I agree with Charley. I never open my doors, (summer or winter) except to enter the building or to unload/load items. Then they are open for the shortest time possible. I also maintain the temperature in the shop 24/7 at 65 in the winter and 76 in the summer . Until a few years ago I would cut the heat back to 50 at night. It would take only a few minutes for the heat pump to bring the temp back up to 65 when I needed it. But, all the equipment, walls, floor, cabinets were still at 50. Every time I would open a cabinet I could feel the colder air. For the past several years I have never lowered/raised the heating/cooling temps when leaving the shop. I have always kept track of my electrical usage and there has been very little difference in cost.

Now, if I was in an non-insulated building it would be a different story.
 

Bob Carreiro

New User
Bob
My garage is insullated, but not the garage door. Further, I have no AC in there, besides a small (1500W) electric floor heater that cannot maintain a warm enough working environment when temps approach 50ish degrees.

I have waxed surfaces a few times and it works for a season (and as a bonus, decreases resistance), but I usually find myself in damage controll mode and sand surfaces clean of accumulated rust. I have always resisted maintenance - seems like there's never time - and as a consequence, find myself retreating and once again resolving to maintain my tools and processes more agressively. Then time goes by... and well, here I am. Don't ya just love woodworking!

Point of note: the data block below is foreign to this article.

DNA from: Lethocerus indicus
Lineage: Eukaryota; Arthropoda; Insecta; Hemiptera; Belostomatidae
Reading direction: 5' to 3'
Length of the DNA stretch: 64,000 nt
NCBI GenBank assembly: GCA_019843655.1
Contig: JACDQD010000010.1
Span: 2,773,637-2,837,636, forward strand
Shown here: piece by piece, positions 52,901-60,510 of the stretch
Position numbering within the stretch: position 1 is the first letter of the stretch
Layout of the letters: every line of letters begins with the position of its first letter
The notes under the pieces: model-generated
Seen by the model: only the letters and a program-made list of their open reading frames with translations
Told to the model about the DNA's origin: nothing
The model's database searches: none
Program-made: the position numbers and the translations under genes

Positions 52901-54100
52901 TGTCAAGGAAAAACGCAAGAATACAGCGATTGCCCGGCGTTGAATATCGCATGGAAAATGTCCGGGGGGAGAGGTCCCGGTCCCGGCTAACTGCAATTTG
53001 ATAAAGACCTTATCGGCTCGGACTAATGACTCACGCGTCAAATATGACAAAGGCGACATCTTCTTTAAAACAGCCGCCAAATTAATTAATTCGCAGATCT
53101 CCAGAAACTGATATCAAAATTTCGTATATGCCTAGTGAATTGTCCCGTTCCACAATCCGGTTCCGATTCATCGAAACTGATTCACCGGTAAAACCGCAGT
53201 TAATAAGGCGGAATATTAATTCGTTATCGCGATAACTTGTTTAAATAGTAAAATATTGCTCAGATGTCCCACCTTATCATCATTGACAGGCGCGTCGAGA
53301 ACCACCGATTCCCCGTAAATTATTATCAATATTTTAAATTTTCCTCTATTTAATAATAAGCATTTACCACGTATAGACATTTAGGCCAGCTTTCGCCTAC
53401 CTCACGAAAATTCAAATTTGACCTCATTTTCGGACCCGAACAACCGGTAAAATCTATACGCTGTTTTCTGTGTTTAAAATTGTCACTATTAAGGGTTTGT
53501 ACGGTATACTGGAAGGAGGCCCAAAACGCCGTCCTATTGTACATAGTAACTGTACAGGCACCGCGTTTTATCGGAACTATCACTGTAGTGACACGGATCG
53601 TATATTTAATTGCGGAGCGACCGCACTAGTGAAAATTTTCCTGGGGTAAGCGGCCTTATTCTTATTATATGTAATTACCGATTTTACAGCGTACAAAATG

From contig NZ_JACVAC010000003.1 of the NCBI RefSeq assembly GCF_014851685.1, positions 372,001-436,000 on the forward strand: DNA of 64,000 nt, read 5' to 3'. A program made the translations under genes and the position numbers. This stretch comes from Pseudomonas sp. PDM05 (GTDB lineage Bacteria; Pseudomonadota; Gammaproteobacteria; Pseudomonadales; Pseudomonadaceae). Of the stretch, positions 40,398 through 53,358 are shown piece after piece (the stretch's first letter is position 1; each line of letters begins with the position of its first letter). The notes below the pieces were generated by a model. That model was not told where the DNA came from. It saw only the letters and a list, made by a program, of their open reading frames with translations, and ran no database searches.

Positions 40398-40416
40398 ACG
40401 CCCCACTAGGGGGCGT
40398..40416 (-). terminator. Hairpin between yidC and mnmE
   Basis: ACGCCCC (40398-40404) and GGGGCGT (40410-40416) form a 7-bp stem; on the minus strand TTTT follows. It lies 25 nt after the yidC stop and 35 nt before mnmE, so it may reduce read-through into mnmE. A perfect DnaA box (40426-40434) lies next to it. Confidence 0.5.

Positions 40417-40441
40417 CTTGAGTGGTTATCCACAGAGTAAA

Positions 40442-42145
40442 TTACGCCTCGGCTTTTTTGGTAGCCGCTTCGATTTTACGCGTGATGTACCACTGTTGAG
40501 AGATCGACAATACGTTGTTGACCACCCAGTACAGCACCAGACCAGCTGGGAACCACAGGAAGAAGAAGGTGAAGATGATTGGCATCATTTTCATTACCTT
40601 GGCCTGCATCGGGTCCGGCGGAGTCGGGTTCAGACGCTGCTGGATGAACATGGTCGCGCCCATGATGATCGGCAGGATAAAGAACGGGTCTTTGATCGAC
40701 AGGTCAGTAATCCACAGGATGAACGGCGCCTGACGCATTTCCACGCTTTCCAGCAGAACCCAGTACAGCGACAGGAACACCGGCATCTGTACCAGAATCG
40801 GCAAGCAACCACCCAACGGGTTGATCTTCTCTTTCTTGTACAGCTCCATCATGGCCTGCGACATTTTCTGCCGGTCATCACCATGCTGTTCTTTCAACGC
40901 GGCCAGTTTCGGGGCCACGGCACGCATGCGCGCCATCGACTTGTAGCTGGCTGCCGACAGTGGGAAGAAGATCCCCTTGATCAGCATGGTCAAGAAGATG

Rick M

Rick
Corporate Member
Was out of my shop for about a week after all that rain, finally went up there and my tablesaw top was covered with a fine haze of orange, first time in over 15 years that's happened. Shot it with PB Blaster and started scrubbing with a 3M pad, wiped it down with mineral spirits, then alcohol, then Johnson's paste wax. Top is so slippery it's like a shuffleboard table, looks better too although I didn't scrub it all the way to shiny.
 

Skymaster

Jack
Senior User
run a dehumidifier 24/7 also if you have some lights you can leave on, they will put some heat into the shop
 

kommon_sense

New User
Tavaris
I run a dehumidifier in my insulated unconditioned garage. Keeps the humidity in a decent range. You'd be amazed how much it pulls out of the air after a rain.

Just curious though, has anyone tried those tool covers/blankets that are supposed to prevent rust? I think that htc sells some.
 

teeball

New User
teeball
Hey guys thinking back on Sat. the 11th. Wasn't that the day we had TORNADO warnings most of the day. I'm here in Clayton and the weather was terrible, lots of wind and horizontal rain. I believe RDU airport had a wind gust of 85 MPH. Check it out. When I walked into the garage the lathe, band saw and the drill press were covered with rust. This has happened 1 or 2 times in the past 3 years. From now on when the weather says high humidity expected the fan will stay on overnight, this helps circulate the air and prevents rusting. And yes I cleaned the tools and coated them with paste wax, looked like new again.